We return to the second installment of the now-completed Count Crowley saga, but we’re going to continue to review each issue individually. How does the production team of David Dastmalchian, Lucas Ketner, and Lauren Affe fare on the second issue? Second installments are notoriously difficult for a lot of serialized projects, but particularly mini-series. Openings are easy, building on them can be a nightmare.
So does Count Crowley: Reluctant Midnight Monster Hunter stick the landing after the high point of the first issue? Let’s find out.
Issue two begins where the first issue ended; our reluctant heroine, Jerri, attacked by a werewolf. In a very satisfying sequence, Jerri defends herself to the best of her ability and proves resourceful. The opening action sequence is exciting and well-timed. The ambiguity of what exactly happens to resolve the situation with the werewolf should also provide for an interesting wrinkle later on.
The bulk of the episode deepens the mystery of the former Count Crowley, following Jerri as she brushes off the concerns of her brother, Ben, and the local authorities and digs into what happened to the former host. She stumbles upon a house, a cat, and some further weirdness. As a whole, Dastmalchian does a great job progressing the story and teasing out potential pitfalls for Jerri. It’s all very much a solid first act that bleeds into a second act if we are looking at it from the terms of a three-act structure.
My favorite element of the issue is the investigatory technique of Jerri, as we get the sense that at one point she was very much a passionate and strong journalist. While we get hints of that in the first issue, it’s solidified when she digs around Ben’s office for information.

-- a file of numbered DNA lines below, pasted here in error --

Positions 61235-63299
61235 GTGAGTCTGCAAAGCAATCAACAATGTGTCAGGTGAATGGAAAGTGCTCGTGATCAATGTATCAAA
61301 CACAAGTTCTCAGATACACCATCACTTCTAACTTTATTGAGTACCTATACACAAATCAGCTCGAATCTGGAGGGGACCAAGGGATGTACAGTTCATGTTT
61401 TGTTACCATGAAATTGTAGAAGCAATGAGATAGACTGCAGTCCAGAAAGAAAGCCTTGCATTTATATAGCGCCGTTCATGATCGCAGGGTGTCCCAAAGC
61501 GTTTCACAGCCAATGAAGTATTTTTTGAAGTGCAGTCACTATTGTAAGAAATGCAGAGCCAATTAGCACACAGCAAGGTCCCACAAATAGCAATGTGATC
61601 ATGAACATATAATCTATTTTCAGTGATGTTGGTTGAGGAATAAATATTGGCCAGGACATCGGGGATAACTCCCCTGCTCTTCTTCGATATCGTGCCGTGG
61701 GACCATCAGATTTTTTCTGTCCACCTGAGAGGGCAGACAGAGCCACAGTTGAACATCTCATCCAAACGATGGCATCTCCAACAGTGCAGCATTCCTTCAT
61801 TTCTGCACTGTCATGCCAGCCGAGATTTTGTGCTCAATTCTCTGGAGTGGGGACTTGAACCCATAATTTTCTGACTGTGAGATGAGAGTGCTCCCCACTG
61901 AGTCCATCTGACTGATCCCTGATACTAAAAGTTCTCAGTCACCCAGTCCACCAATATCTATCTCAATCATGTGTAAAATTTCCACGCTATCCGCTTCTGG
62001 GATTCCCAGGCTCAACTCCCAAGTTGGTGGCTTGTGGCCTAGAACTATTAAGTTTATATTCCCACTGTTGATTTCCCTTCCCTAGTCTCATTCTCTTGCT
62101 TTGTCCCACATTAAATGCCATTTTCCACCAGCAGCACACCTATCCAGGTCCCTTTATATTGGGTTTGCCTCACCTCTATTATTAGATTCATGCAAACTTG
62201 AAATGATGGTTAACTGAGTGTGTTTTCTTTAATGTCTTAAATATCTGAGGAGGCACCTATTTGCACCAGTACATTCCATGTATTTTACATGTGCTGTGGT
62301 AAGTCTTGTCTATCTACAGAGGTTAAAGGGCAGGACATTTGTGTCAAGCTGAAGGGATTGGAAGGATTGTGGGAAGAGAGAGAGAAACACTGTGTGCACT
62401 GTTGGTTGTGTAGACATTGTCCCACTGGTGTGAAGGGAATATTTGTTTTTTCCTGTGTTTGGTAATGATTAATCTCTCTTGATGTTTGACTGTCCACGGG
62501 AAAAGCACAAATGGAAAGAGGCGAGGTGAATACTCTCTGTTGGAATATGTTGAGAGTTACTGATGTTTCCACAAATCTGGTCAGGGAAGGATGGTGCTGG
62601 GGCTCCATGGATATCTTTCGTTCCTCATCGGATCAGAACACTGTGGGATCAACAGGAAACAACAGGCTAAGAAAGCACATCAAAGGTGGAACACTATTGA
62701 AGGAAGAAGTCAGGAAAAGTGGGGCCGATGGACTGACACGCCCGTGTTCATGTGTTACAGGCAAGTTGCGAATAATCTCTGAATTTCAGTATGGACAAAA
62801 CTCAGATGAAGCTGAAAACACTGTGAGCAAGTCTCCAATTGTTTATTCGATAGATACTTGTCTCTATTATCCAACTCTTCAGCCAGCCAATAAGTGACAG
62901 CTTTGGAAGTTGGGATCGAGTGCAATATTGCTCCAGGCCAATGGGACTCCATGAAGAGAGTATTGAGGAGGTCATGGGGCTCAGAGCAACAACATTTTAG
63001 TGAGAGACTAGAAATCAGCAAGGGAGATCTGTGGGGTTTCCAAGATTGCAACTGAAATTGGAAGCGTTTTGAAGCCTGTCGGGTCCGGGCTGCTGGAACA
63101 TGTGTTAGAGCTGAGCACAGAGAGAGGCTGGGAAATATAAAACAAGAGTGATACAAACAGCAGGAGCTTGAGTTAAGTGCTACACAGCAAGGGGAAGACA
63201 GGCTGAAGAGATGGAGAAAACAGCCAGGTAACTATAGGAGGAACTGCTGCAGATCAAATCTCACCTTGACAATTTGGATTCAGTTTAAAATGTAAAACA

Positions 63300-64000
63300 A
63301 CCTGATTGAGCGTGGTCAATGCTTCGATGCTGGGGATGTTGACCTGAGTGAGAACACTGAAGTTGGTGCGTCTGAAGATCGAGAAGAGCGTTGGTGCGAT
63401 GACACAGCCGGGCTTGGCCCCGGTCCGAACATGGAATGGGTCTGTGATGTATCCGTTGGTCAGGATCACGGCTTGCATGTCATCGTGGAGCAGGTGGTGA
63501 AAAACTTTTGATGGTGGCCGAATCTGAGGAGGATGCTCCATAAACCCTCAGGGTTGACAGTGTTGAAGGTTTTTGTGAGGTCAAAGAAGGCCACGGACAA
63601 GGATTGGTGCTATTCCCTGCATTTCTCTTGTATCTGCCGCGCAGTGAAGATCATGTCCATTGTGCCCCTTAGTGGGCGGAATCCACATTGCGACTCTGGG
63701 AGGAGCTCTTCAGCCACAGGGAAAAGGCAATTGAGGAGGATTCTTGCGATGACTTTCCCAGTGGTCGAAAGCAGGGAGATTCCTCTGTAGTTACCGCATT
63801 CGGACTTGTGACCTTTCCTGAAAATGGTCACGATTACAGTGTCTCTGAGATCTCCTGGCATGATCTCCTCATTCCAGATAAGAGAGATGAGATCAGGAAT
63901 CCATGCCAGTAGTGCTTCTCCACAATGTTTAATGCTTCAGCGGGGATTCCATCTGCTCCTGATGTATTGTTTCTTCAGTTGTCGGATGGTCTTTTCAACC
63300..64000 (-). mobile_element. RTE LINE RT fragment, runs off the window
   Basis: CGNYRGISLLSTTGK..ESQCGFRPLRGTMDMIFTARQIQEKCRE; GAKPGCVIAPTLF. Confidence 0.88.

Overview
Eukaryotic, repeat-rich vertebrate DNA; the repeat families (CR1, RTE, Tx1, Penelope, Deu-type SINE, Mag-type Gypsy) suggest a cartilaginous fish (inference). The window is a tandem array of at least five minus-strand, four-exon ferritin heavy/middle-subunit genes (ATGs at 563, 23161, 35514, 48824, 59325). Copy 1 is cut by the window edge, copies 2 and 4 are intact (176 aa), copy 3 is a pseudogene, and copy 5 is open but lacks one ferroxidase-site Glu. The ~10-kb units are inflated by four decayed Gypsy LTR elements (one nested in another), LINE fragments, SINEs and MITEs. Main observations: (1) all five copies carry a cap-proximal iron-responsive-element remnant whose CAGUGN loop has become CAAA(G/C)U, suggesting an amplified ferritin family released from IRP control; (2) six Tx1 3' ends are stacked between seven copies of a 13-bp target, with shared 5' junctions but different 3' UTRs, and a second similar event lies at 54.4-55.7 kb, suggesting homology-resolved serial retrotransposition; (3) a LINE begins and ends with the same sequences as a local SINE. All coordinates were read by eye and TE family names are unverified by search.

Jerri is a well-written protagonist and I really appreciate her staying in full Count Crowley regalia the entire time. That’s dedication. Well, more stress and a hangover, but I am willing to give her this one.
The combination of art by Ketner and colors by Affe continues to be a very strong element toward the overall quality of the book. The heavy black shadows in Ketner’s lines are wonderful. Supplementing them are very good color choices that create a cold, foreboding atmosphere. The pairing really sells the creepiness of the house.
What I appreciate most about the art, however, is the design-sense presented by Ketner. I mentioned in my review of the first issue about how much I feel the art evokes the style of the old EC Comics, and I feel just as confident in that claim with the second issue. When the second “monster” is revealed, I felt like I was looking at something right out of Tales from the Crypt. This is in the best way possible.
What I appreciate is that though I feel the cliffhanger endings of these issues are a bit stock they are visually strong. Returning to the same sort of ending twice in the row feels a little weak to me, given the overall strength of the writing. The way they are illustrated, however, adds more interest to the endings, for me at least.
The second issue of the four-part Count Crowley story is a strong follow-up to the first issue. The second issue successfully continues the story by adding new wrinkles. Overall, the pacing of the narrative feels on point. It does what it needs to do. The cliffhanger is a little boilerplate, but that’s perfectly acceptable as lead up into the next issue.
Hell, it’s in the spirit of the material that the whole comic seems to lovingly reference. Maybe I am just being picky.(4.5 / 5)
We’ll be continuing coverage of Count Crowley, so please check back. Feel free to check out our other comic coverage as well.